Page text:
Apple's first battle in making its acquisition of Next Software a success already seems to be won, judging from the praise software developers have given the deal so far. But the devil is in the details, few of which Apple has released to this point.
"Developers are really excited about this so far," says Brian Pfister, vice president of research and development for SoftLinc, in Florida. "Apple really needed protected memory to become a more viable OS, and they get this from Next. It also becomes a way for me to become a Windows NT developer quickly and easily, because it's already cross-platform."
Frank Lazar, director of technical services at Graphisoft USA, in San Francisco, says Apple will gain from two aspects of Next's technology.
"Next has a solid microkernel architecture," Lazar said. "Apple has been looking for a solid foundation for System 8, and Next would provide that."
The second piece of Next technology Lazar says will benefit Macintosh users is Next's WebObjects.
"Apple needs to get object-oriented technology for the Internet, and WebObjects is just that," Lazar says.
Apple has also moved to gain support from some of its largest ISVs, including Adobe, Metrowerks, and to some degree, Microsoft.
Adobe is committed to using OpenStep (the successor to NextStep), says Robert A. Roblin, senior vice president of marketing for the company.
But even though John Warnock, founder of Adobe, was consulted before Apple completed the deal, Adobe doesn't have enough information to know how or when it will make its applications available for OpenStep.
"We need to look at this at a deeper technical level, see what tools are available, and mesh it with our development schedule," Roblin says. "We don't have the answer yet [and won't] until we have more information."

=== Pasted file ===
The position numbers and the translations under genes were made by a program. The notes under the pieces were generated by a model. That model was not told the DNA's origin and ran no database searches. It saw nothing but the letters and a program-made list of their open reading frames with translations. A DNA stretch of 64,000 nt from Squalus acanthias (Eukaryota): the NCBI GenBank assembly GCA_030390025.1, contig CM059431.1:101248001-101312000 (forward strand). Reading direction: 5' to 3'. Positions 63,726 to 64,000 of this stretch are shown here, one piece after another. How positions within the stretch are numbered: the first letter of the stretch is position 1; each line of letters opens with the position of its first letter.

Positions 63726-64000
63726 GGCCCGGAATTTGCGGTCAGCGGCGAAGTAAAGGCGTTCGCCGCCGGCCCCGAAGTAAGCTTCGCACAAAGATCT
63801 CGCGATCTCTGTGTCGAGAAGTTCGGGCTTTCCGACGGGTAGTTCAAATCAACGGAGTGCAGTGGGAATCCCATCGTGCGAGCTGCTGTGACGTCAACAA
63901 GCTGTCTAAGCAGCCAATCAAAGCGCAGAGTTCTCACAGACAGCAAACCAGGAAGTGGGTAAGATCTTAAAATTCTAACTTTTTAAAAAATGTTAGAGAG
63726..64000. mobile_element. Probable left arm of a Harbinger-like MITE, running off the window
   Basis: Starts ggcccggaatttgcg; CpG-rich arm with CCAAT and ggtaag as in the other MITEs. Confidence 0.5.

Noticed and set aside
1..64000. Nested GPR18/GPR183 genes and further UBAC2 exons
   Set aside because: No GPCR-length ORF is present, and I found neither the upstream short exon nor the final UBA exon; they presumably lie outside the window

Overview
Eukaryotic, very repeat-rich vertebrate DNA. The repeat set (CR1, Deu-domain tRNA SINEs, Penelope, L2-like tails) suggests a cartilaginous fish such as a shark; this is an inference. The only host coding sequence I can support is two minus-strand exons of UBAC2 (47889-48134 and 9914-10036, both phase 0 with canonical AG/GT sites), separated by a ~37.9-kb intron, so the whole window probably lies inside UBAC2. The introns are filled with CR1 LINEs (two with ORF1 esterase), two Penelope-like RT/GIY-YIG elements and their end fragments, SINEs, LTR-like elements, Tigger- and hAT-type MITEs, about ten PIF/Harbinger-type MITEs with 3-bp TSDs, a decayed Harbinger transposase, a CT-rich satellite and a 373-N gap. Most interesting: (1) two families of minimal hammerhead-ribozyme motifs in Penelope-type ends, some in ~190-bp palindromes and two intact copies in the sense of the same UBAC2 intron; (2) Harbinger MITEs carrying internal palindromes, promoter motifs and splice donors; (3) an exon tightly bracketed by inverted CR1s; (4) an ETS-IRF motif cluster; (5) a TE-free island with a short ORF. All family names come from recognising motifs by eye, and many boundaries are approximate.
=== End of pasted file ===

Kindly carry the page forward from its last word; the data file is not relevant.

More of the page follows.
On the tools front, Mac developer Metrowerks is developing an Objective C compiler and will provide PowerPlant support for the Next platform, says Greg Galanos, chief technology officer for Metrowerks. It also plans to put native support for Next's Objective C in its Code Warrior developer's kit at the next Apple WorldWide Developers' Conference in May.
But developers also have unanswered questions, including how soon Apple will add backward compatibility for Mac applications to OpenStep, how it will bring OpenStep to the Mac platform, and what will happen to technologies such as OpenDoc.
Although Apple reiterated its commitment to OpenDoc when it acquired Next, Chief Technology Officer Ellen Hancock acknowledged that the OpenDoc development team was not consulted before the deal, and Apple hadn't explored exactly how or when it would bring OpenDoc to OpenStep.
"That's what I'm most concerned about, because we're an OpenDoc developer," SoftLinc's Pfister says.
But for users, what matters most is what Microsoft does.
"If this affects the timing of Office for the Mac platform, then we might have to change our [hardware purchasing] plans," says Frank Calabrese, information technologies manager at Bose, in Framingham, Massachusetts.
What Microsoft has said so far has been diplomatic.
"We are very enthusiastic about Apple's acquisition of Next, and we are eagerly looking forward to details of the NewOS," says Ben Waldman, Microsoft's general manager for Mac products. The ship date for Office97 for System 7.0 is unaffected.